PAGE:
Mohamed Bouazizi Sets A Fire

Facebook provided people with the opportunity to feel the immediate vibrations from Bouazizi’s fall and to capitalize on the momentum.

In the second installment of The Hunger Games Trilogy, “The Hunger Games: Catching Fire”, lead character Katniss Everdeen claimed, “Every revolution begins with a spark.” On December 17, 2010, 26 year-old Tunisian street vendor Mohamed Bouazizi was trying to get to market to set up his cart. It was at this time that he was reported to have been stopped and harassed by two police officers who demanded a bribe payment. Seeking relief, his uncle sought assistance from the chief of police, who ordered the police officers to allow Bouazizi to get to work (Fisher). Outraged, a policewoman slapped Mohamed Bouazizi in the face on a stone road in Sidi Bouzid, Tunisia and sparked a revolution that revealed long held frustrations in a small North African country, that then spread through an entire region.

Mohamed Bouazizi is another testament to the fact that revolutions are sparked when one person or a group of people say enough, and when enough people hear their cries. Though not the first to protest as he did, the reason we know of Mohamed Bouazizi is because locals succeeded at getting the news to foreign media. Bouazizi’s cousin, Ali, successfully “posted a video of a peaceful protest led by [Bouazizi’s] mother outside the municipality building” on the day of the incident (“How Tunisia’s Revolution Began”). Al Jazeera then found the footage on Facebook. If a tree falls in the forest and no one is there to see it fall, then the immediate vibrations created by that tree slamming to the ground was felt by no one. Facebook provided people with the opportunity to feel the immediate vibrations from Bouazizi’s fall and to capitalize on the momentum.

Three media outlets that have explored the story of Mohamed Bouazizi are the Guardian, the Washington Post, and Al-Jazeera. Yasmine Ryan of Al-Jazeera has conducted an extensive amount of research of Bouazizi’s life, family, and the events of December 17, 2010. He has written many pieces for Al-Jazeera that gives the reader a peep into the environment that preceded the uprising in Tunisia. From the treatment Bouazizi and other Tunisians received on a regular basis, to the local economy which deprived educated thirty year olds of their dignity due to lack of  employment and financial independence. The Guardian newspaper has also published numerous articles which cover Bouazizi’ past, his self immolation, and the effects that that event has had on his family. The Guardian’s Elizabeth Day provided an enormous service when she interview Fedia Hamdi, the policewoman who slapped Bouazizi, first after she was released from prison. There is always two sides to every story and Hamdi’s recollection of the events should be of the utmost importance to those who seek the truth behind what really happened that day in December 2010. Thessa Lageman of al-Jazeera investigated the aftermath of the self-immolation and the effects of Bouazizi’s acts five years after. She reports the improvement (wealth due to foreign interest in Bouazizi’s story) in Bouazizi’s family’s financial standing and the increased threat and scowls they have received from neighbors since.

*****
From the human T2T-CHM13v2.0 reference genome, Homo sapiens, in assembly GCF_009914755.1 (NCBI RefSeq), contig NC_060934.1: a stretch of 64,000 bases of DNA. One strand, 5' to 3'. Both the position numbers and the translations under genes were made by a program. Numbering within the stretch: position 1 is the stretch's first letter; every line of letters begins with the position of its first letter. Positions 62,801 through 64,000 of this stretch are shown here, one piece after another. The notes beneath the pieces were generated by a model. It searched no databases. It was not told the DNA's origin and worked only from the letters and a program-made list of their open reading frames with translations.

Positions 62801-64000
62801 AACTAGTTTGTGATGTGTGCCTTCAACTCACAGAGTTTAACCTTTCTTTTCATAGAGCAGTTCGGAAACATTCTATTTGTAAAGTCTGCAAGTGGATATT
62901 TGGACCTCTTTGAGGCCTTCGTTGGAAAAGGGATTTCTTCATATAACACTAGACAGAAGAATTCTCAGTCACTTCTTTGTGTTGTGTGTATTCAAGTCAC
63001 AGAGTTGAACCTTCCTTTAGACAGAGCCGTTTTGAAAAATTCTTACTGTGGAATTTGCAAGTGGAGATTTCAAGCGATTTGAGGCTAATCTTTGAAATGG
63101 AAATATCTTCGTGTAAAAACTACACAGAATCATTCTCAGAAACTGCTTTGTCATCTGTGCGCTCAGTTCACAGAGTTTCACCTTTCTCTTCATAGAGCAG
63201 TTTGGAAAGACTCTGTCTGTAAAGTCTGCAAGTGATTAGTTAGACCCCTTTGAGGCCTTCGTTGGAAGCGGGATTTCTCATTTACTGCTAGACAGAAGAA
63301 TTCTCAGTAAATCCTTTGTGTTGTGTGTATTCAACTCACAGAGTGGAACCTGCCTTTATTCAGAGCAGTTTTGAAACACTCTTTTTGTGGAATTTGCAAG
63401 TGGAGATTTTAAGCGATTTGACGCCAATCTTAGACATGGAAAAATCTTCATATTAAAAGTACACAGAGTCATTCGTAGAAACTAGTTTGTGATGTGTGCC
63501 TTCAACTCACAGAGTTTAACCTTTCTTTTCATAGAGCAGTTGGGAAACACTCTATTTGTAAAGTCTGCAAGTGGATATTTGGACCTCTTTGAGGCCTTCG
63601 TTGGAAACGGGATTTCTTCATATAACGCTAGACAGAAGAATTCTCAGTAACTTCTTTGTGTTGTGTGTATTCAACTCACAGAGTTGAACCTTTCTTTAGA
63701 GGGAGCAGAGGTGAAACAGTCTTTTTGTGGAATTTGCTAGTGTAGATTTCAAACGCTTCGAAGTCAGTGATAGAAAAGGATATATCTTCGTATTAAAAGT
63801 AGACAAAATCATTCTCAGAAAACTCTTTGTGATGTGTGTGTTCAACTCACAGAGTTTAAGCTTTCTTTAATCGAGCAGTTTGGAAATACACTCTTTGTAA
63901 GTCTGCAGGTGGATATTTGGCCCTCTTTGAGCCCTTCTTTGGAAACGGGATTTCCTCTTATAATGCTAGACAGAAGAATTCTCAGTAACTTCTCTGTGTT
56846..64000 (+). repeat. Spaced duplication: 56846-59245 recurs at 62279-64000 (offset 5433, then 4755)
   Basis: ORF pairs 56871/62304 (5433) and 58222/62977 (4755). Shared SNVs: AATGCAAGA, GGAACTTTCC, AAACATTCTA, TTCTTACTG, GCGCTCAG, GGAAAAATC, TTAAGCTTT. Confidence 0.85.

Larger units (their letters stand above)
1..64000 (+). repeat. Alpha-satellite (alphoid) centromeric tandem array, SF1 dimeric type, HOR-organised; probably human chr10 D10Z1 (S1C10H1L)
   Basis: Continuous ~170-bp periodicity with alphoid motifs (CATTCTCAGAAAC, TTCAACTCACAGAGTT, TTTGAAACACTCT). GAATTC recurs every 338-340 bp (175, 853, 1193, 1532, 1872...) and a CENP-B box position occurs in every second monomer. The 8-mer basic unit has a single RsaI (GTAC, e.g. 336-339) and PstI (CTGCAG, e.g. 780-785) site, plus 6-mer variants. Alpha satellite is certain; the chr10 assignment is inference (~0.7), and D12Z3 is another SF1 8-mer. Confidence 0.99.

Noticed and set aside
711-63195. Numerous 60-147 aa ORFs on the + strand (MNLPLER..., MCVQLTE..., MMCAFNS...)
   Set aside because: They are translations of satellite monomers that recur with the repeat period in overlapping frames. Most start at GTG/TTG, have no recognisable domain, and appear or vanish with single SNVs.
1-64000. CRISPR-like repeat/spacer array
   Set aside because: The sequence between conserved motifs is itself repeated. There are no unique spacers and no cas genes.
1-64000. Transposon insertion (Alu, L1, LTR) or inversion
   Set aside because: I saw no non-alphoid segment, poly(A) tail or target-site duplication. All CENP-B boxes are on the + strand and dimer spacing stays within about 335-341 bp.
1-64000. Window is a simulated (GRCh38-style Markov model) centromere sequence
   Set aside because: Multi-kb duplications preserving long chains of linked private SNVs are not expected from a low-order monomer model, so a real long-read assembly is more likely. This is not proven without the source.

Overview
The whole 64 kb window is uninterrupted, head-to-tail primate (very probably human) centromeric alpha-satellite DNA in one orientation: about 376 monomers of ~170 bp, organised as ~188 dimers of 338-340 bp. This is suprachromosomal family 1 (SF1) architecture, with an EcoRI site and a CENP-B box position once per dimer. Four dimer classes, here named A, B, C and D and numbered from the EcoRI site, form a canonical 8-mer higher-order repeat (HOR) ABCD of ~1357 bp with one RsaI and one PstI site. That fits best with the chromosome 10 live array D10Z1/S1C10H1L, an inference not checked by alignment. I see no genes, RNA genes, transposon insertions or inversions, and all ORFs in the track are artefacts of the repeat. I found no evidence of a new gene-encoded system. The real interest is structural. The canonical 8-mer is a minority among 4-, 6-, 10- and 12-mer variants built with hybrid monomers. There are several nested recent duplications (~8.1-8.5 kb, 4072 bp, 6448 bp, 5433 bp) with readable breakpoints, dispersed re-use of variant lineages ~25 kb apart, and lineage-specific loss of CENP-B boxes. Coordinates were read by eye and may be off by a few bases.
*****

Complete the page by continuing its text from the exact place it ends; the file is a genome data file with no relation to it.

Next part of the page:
Roberto J. Pierre is a fourth-year Accounting student from Champlain College in Burlington, Vt.

Faculty Evaluator: Rob Williams, Ph.D., Champlain College Faculty Advisor



Beaumont, Peter. “Mohammed Bouazizi: The Dutiful Son Whose Death Changed Tunisia’s Fate.” The Guardian, January 20, 2011,

Day, Elizabeth. “The Slap That Sparked a Revolution.” The Guardian, May 14, 2011,

Fisher, Marc. “In Tunisia, Act of One Fruit Vendor Sparks Wave of Revolution through Arab World.” Washington Post, March 26, 2011,

Lageman, Thessa. “Mohamed Bouazizi: Was the Arab Spring worth Dying For?” – Al Jazeera English, January 3, 2016,

Malsin, Jared. “Why the Arab Spring Has Not Led to Disaster in Tunisia.” Time, December 18, 2015,

Rifai, Ryan. “Timeline: Tunisia’s Uprising.” Al Jazeera English, January 23, 2011,

Ryan, Yasmine. “How Tunisia’s Revolution Began.” Al Jazeera English, January 26, 2011, “The Tragic Life of a Street Vendor.” – Al Jazeera English, January 20, 2011,

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